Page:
How to Change Your Own Motor Oil
If you feel like saving some money by changing your vehicle's motor oil on your own, here is what you need to know to get this job done.
Tools and Materials
Thankfully, there are only a few things that you need to change your own motor oil. An oil change pan will be necessary to catch the oil, which can be reused for future oil changes. You'll also need a ratchet, funnel, plastic bag, paper towels, and some rubber gloves if you want to stay clean. Your local auto parts store can help you purchase the right oil filter and motor oil that is compatible with your vehicle.
Locate the Essential Parts
Start by locating where your oil filter is located, which should be white and have ridges. You also need to know where the oil cap is, which is where the oil enters the oil reservoir, and where the oil plug is underneath the vehicle.
Drain the Oil
Start by unscrewing the cap to the oil tank, which will allow air to start flowing into the oil reservoir. This helps the oil come out quickly. Place the oil pan underneath the vehicle where the oil plug is located. Use the ratchet to unscrew the plug, and be prepared for the oil to come out right away. Give the oil some time to completely drain out of your vehicle.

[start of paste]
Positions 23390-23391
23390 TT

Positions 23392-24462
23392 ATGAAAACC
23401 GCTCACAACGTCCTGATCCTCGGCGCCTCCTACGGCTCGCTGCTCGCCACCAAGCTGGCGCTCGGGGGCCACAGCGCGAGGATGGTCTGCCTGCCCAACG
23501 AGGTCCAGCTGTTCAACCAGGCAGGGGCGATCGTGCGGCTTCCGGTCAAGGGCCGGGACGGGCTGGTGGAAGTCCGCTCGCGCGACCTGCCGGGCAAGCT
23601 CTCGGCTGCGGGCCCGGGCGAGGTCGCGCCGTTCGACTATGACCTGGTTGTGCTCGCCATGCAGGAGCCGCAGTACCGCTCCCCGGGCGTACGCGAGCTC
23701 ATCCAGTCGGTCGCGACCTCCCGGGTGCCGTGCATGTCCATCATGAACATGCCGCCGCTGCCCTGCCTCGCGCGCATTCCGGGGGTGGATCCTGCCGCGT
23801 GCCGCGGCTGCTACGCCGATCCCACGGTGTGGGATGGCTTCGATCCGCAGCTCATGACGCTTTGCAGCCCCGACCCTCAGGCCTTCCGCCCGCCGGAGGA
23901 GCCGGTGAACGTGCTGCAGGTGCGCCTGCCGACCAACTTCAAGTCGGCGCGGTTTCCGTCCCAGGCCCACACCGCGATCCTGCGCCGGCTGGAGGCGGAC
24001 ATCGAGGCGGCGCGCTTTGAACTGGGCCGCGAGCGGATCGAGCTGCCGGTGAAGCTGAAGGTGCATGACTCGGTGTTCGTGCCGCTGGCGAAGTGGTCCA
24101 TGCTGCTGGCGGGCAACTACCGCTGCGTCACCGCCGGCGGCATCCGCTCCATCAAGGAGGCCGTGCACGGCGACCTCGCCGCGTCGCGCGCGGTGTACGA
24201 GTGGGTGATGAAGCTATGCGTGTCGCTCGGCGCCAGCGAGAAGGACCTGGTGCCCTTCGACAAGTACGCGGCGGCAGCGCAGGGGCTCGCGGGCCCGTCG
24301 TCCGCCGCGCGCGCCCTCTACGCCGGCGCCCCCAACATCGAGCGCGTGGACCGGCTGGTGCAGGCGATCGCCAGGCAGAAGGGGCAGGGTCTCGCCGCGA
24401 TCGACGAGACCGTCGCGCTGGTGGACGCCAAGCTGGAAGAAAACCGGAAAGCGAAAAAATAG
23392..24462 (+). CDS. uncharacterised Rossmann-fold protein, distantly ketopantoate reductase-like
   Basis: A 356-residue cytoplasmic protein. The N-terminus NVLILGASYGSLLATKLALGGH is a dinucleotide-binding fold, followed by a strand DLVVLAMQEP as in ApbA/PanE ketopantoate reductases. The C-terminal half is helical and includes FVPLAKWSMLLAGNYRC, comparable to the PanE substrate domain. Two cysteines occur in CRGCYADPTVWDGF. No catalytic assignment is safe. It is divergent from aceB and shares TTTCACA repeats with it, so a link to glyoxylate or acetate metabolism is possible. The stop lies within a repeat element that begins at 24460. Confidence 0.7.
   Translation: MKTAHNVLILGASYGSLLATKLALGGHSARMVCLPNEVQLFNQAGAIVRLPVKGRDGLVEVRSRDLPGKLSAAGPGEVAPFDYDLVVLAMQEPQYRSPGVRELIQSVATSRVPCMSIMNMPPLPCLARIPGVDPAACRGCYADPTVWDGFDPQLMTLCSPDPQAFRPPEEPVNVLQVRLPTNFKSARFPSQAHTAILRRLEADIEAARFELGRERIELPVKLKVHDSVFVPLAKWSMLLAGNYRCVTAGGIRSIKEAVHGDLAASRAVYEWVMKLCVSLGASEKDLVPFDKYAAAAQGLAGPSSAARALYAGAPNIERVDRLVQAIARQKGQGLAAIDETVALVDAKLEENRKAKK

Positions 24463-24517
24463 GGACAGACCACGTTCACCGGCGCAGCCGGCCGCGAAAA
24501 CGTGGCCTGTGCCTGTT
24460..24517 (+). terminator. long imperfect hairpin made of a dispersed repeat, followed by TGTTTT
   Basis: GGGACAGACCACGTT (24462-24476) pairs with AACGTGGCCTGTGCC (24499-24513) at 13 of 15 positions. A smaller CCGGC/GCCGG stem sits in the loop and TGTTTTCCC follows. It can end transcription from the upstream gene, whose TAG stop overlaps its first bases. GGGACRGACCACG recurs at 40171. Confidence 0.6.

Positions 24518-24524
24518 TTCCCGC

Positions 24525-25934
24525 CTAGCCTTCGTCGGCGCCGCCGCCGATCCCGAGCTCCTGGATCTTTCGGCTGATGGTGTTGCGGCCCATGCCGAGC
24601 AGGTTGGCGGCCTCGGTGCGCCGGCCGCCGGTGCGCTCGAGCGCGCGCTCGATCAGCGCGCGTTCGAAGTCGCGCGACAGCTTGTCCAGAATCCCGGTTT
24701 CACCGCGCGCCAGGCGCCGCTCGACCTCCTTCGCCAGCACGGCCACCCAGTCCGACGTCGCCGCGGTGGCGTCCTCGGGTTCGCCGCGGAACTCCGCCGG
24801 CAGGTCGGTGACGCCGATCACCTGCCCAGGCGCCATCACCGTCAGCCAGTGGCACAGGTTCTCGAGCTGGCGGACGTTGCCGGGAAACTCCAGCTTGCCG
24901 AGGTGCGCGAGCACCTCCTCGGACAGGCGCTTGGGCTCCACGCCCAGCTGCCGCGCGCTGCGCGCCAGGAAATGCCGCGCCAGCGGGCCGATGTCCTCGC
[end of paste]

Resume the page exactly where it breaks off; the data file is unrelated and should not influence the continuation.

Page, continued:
Replace the Filter
Reach down to where the oil filter is located and turn it counterclockwise to loosen it. The oil filter should come right off. If you are having problems removing the filter, it will help to use a rubber strap wrench to grip around the filter. Take a small amount of oil from the old oil filter, put it around the O ring of the new oil filter, and hand-tighten the new filter back onto your vehicle.
Plug the Oil Drain
Now the old oil should be gone. You should secure the oil plug back in place using the ratchet. Make sure that this plug is secured on tight by giving it an extra twist. That's all it should take to secure it in place.
Refill the Oil
Use your funnel to put the motor oil in your vehicle. Your instruction owner's manual should state how much oil is needed for your engine, but check the oil levels afterward with the dipstick to confirm that it is at the right levels.
Check Your Vehicle
Turn on your vehicle and check the oil pressure gauge. The gauge should be going upward to indicate that everything is good. Let the vehicle run for a few minutes before shutting down the car and checking the oil levels once more. The oil should still be at the right level.
If this seems like it's too difficult or too time-consuming to do on your own, then take your car to a local auto shop to get an oil change.